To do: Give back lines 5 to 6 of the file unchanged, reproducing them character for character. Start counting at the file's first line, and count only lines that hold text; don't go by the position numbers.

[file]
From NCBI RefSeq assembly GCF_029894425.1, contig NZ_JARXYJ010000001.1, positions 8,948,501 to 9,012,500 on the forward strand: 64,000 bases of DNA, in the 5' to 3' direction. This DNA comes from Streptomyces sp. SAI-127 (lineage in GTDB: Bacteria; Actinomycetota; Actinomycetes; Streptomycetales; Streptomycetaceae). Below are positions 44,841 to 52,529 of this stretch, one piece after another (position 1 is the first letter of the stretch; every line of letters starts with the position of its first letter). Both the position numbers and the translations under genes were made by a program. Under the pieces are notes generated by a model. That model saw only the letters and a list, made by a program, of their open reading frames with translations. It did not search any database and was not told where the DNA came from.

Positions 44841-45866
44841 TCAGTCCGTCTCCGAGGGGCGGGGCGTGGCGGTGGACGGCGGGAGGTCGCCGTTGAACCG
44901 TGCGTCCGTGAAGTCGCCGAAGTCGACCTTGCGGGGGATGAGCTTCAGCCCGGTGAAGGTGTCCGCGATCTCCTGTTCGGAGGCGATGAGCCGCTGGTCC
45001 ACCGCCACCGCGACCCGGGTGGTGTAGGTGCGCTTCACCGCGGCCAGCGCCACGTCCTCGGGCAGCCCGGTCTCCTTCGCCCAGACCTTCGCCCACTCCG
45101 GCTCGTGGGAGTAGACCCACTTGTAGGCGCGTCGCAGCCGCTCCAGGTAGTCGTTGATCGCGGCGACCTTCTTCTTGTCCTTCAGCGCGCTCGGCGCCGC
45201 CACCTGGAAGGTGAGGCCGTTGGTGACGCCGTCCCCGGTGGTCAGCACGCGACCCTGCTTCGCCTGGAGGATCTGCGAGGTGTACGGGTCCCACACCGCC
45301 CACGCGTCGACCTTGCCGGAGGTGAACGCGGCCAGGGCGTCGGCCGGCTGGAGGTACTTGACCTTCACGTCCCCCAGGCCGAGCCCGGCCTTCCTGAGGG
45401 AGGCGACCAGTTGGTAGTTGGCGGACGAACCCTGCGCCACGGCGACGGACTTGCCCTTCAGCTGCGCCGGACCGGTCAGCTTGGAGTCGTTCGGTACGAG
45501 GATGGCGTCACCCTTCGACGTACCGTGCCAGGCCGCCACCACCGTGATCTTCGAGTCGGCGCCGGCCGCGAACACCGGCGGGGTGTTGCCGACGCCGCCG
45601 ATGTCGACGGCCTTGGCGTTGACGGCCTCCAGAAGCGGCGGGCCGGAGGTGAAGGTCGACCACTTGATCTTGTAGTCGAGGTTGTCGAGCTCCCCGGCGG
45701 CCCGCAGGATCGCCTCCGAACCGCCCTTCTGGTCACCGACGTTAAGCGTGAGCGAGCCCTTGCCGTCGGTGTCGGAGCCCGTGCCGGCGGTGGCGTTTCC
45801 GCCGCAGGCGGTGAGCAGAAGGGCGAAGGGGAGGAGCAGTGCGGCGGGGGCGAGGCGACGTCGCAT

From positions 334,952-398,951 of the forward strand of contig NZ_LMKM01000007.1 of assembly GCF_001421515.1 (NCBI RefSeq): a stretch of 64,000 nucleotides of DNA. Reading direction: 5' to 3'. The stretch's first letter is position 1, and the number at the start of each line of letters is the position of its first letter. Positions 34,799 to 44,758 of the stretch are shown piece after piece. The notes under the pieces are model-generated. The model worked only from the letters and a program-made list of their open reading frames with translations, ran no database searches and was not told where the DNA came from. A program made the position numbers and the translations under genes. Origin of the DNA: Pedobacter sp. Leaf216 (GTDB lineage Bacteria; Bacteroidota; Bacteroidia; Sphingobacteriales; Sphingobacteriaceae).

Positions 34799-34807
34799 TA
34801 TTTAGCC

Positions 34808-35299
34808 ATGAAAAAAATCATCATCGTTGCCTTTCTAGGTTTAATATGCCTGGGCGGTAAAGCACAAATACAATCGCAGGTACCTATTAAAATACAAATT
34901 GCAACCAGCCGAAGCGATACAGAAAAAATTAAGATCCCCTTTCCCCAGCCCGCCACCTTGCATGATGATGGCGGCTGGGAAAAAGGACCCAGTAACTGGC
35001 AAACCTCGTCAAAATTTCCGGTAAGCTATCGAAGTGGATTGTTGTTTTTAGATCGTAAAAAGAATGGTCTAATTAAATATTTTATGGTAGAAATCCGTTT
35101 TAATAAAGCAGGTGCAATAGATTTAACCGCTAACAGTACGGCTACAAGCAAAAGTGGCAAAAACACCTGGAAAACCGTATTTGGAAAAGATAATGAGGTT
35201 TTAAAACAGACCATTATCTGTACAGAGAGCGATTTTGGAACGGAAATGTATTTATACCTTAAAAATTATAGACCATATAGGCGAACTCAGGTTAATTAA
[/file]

45001 ACCGCCACCGCGACCCGGGTGGTGTAGGTGCGCTTCACCGCGGCCAGCGCCACGTCCTCGGGCAGCCCGGTCTCCTTCGCCCAGACCTTCGCCCACTCCG
45101 GCTCGTGGGAGTAGACCCACTTGTAGGCGCGTCGCAGCCGCTCCAGGTAGTCGTTGATCGCGGCGACCTTCTTCTTGTCCTTCAGCGCGCTCGGCGCCGC